Marion Quade, student (played by Madeleine Madden)
Marion’s first love is mathematics. A bright girl, hungry to learn, she is bored by Appleyard College and its emphasis on dresses and dancing. If she had her way she’d spend every available minute in the company of Miss McCraw, the only one who understands the beauty of numbers, the thrill of an impossible equation.
She is the daughter of a prominent judge, but her mixed race heritage and the fact that she was born out of wedlock has made her the subject of derision and gossip in nearby Woodend.
Sara Waybourne, student (played by Inez Curro)
The youngest student at Appleyard College. An orphan, she was separated from her older brother Albert (Bertie) at an early age when she was adopted by her wealthy guardian, Jasper Cosgrove.
Young, wilful and utterly devoted to her room-mate Miranda – a framed photograph of whom she carries with her at all times – Sara has survived much in her short life and as such has the resources to withstand the blatant discrimination of Mrs Appleyard.
The less Sara reacts to the punishments she doles out, the more it seems to enrage her headmistress. Why is this? What does she see in Sara that makes her carefully crafted façade slip?
Mademoiselle Dianne De Poitiers, teacher (played by Lola Beiss)
The young French governess (in addition to teaching French and Dancing, she also takes charge of the girls’ wardrobes) is a romantic. She enjoys the company of the girls, who are closer to her in age and sensibility than any of her fellow teachers.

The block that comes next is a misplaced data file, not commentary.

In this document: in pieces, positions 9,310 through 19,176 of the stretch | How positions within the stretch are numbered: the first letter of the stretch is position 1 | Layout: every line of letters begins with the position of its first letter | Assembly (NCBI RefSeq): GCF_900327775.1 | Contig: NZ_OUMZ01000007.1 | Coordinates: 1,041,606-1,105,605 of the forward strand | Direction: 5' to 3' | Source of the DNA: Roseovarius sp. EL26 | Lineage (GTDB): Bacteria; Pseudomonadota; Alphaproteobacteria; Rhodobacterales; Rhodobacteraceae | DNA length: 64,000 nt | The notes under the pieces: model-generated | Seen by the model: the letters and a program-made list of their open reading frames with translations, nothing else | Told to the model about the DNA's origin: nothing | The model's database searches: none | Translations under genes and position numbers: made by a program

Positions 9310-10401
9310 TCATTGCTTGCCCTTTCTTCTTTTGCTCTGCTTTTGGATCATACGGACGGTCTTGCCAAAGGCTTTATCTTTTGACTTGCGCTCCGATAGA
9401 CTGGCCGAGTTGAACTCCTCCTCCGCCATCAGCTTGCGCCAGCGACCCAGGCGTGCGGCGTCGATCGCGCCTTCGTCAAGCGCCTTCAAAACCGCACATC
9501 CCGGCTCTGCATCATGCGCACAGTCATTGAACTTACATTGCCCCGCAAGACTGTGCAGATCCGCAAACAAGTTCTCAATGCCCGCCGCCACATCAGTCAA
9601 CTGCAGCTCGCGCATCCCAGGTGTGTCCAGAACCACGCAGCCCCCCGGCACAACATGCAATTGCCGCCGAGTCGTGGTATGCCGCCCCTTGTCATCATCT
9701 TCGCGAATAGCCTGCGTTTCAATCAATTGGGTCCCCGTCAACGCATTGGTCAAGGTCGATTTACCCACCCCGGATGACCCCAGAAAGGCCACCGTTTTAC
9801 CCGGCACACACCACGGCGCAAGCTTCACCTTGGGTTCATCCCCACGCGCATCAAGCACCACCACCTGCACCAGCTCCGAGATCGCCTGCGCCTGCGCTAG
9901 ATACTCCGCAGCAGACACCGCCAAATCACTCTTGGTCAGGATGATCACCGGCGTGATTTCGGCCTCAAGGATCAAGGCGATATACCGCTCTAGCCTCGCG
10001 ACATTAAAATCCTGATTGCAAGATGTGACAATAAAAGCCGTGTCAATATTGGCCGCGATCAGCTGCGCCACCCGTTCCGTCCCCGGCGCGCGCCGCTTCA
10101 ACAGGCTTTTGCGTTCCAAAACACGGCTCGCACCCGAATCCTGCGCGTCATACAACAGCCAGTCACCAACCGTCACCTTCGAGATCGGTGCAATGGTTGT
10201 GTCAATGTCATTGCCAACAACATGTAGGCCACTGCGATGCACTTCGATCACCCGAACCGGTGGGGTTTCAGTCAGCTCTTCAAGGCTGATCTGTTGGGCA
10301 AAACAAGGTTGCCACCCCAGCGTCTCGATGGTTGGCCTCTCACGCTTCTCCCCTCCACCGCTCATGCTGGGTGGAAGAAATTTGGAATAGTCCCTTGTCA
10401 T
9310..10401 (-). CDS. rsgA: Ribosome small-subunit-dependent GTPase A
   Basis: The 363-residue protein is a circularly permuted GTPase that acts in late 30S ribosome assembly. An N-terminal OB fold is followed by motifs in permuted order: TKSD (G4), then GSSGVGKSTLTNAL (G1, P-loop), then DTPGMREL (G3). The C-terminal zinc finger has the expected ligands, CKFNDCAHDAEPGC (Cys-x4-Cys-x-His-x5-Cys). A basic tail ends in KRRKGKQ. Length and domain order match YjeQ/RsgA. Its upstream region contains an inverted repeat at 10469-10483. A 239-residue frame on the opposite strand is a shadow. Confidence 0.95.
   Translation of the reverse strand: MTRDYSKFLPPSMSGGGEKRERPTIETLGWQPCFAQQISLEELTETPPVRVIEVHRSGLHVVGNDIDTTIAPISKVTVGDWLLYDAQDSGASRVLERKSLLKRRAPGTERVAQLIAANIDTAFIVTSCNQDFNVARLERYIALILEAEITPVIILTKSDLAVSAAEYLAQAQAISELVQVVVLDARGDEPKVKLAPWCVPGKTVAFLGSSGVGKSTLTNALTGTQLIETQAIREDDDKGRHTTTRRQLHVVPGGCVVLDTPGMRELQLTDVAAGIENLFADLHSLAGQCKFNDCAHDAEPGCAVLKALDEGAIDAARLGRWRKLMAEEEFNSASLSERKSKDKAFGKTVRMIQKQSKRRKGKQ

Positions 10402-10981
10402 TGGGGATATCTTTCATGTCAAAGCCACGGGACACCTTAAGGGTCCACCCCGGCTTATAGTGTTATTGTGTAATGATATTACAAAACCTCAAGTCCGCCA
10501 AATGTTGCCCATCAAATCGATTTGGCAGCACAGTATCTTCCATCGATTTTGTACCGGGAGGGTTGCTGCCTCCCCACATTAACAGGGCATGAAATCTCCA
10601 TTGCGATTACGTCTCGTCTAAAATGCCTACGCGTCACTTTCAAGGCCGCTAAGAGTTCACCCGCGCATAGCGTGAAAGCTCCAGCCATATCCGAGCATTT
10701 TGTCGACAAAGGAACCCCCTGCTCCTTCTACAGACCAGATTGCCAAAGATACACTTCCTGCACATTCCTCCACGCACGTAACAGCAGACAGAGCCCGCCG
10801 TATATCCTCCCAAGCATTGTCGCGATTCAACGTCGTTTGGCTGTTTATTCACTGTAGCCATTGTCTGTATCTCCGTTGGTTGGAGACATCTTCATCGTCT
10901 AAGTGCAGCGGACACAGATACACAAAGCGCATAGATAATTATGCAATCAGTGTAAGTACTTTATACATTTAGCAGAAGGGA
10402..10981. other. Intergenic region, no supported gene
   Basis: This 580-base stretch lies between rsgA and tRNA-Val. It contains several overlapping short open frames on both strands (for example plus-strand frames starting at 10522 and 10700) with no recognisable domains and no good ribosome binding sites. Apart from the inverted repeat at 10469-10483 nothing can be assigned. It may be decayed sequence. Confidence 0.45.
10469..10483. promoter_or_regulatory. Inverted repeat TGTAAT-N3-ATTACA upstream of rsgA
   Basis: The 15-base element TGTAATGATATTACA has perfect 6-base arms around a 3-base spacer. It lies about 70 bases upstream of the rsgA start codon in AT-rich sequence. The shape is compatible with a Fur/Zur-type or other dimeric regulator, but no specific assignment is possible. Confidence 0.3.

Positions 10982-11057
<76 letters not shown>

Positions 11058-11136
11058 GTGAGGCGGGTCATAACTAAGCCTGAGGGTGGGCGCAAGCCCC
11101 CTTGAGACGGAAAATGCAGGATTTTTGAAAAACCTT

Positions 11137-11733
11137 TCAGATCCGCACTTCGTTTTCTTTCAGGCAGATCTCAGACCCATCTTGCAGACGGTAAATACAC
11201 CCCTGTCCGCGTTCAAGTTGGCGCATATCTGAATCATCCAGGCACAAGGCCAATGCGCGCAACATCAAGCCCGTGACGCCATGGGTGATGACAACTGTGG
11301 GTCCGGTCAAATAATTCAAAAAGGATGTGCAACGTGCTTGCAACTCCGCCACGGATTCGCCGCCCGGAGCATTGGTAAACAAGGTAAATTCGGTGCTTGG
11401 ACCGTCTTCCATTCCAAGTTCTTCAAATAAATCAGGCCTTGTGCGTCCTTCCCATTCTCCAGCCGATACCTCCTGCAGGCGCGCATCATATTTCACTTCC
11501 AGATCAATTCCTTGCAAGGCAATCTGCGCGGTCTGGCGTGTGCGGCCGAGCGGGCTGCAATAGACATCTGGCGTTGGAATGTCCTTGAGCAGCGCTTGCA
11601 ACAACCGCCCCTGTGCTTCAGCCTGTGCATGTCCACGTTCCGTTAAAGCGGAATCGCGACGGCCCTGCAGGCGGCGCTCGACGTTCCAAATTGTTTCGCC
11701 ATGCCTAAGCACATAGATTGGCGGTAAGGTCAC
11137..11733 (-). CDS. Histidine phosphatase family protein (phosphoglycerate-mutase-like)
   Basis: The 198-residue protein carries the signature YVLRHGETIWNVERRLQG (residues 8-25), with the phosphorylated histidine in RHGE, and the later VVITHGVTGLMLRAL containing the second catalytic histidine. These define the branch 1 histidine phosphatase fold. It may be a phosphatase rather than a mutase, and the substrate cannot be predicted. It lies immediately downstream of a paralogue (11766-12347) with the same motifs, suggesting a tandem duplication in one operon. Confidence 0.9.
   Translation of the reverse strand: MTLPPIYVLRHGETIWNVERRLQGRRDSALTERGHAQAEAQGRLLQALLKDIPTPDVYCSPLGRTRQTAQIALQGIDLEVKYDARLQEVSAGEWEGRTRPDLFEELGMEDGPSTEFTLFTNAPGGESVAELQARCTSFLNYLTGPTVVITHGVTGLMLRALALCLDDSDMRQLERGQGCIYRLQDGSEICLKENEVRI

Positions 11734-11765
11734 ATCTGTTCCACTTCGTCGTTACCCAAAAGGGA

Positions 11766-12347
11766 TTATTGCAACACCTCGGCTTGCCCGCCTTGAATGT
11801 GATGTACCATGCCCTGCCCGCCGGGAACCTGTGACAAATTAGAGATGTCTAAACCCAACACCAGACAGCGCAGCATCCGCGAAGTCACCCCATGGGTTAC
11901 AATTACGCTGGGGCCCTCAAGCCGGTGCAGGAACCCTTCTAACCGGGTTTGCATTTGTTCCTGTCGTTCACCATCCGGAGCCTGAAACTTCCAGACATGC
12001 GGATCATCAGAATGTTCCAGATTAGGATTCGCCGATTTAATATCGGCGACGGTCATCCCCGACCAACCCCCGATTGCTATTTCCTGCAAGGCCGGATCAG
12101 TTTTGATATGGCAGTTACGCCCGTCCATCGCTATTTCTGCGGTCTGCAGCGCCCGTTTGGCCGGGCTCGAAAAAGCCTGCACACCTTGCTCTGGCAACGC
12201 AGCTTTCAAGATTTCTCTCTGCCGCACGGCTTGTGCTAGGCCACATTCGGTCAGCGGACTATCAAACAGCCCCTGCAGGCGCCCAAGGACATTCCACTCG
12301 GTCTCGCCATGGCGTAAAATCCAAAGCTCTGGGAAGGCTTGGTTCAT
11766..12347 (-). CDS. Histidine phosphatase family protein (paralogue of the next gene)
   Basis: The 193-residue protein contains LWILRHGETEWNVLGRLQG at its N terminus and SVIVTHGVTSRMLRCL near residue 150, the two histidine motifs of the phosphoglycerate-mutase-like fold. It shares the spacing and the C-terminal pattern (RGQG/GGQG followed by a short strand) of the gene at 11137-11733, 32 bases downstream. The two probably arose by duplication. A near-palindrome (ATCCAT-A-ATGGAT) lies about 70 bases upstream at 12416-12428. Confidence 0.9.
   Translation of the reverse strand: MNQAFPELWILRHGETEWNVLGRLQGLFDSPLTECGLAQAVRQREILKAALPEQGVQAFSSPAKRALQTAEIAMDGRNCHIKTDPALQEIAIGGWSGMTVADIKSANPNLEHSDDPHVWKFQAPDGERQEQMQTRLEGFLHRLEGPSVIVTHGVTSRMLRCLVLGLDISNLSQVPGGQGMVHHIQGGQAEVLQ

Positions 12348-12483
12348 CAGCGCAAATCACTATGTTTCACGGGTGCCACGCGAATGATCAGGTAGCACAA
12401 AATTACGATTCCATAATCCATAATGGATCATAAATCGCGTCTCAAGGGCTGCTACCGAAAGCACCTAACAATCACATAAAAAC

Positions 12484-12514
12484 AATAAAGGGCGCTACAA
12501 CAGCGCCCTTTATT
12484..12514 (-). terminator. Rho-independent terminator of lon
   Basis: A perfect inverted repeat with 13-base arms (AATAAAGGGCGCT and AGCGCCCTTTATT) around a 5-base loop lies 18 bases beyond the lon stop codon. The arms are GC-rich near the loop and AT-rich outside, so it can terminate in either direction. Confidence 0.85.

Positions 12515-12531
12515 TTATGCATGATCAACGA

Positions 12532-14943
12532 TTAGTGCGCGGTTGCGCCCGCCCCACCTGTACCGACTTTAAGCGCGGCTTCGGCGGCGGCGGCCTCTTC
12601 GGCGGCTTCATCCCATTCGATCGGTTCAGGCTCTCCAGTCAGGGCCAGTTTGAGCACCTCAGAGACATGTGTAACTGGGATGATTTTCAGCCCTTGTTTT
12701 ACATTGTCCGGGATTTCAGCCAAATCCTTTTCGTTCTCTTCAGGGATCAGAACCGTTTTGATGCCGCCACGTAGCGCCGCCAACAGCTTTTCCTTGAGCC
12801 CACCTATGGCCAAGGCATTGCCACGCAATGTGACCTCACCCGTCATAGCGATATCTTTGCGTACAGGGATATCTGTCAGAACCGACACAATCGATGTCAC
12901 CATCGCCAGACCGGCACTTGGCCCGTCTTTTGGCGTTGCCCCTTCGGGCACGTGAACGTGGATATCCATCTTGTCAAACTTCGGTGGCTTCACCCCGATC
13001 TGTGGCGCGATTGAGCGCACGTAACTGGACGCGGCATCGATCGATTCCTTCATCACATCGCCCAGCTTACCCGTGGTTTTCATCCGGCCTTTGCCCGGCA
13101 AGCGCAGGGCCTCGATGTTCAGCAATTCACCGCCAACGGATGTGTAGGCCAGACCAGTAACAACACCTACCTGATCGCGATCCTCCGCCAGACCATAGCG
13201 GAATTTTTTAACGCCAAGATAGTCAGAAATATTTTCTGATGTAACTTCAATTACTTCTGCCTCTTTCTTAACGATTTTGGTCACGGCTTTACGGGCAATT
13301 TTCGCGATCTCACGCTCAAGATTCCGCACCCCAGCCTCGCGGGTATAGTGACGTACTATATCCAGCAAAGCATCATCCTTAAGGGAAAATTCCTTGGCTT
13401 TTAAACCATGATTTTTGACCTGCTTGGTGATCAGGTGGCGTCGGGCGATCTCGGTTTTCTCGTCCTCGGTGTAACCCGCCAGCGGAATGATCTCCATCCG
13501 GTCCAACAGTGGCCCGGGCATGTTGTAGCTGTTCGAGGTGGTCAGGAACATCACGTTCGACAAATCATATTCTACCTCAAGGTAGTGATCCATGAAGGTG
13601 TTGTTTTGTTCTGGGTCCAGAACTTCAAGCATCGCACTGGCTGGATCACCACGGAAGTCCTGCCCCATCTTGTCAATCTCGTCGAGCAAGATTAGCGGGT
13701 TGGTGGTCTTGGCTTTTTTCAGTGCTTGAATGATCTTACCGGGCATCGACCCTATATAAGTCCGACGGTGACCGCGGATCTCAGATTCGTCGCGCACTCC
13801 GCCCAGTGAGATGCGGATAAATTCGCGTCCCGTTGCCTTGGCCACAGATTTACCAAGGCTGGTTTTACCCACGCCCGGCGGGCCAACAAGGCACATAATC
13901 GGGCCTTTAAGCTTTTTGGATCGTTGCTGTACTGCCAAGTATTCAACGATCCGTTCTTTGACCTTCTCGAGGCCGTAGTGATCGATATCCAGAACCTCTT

She likes the servants downstairs well enough, particularly Minnie, but Mrs Appleyard doesn’t approve of fraternising with the help, and Mademoiselle’s been brought up to respect these differences in class. Appleyard College is a lonely life for her really, but that’s no reason to settle for the Louis Montpelier, the town watchmaker.
The only thing they have in common is the fact they’re both French and that isn’t the slightest bit romantic. But her fantasies turn to nightmares after the picnic (it had been Miranda, her “Botticelli angel” who petitioned her for the excursion to Hanging Rock), and the only way to uncover the truth now is to engage with reality… as terrifying as that may be. What has happened to Sara Waybourne?
Dora Lumley, teacher (played by Yael Stone)
Mrs Appleyard’s right-hand woman. Despite her loyalty to her employer and ambitions to be like her, Mrs Appleyard sees her acolyte as everyone else does: lumpen, ineffectual, insufferable.
She has a habit of lurking in the shadows and is a busy-body, who isn’t above dobbing other students in to the staff to improve her own fortunes. She has a close relationship with her older brother Reg, with whom she shares her judgemental and disapproving attitude, and inflated self-importance.
The Hon. Michael Fitzhubert (played by Harrison Gilbertson)
The handsome nephew of Colonel and Mrs Fitzhubert, Mike has recently arrived to stay with his uncle and aunt at their summer house at Mt Macedon.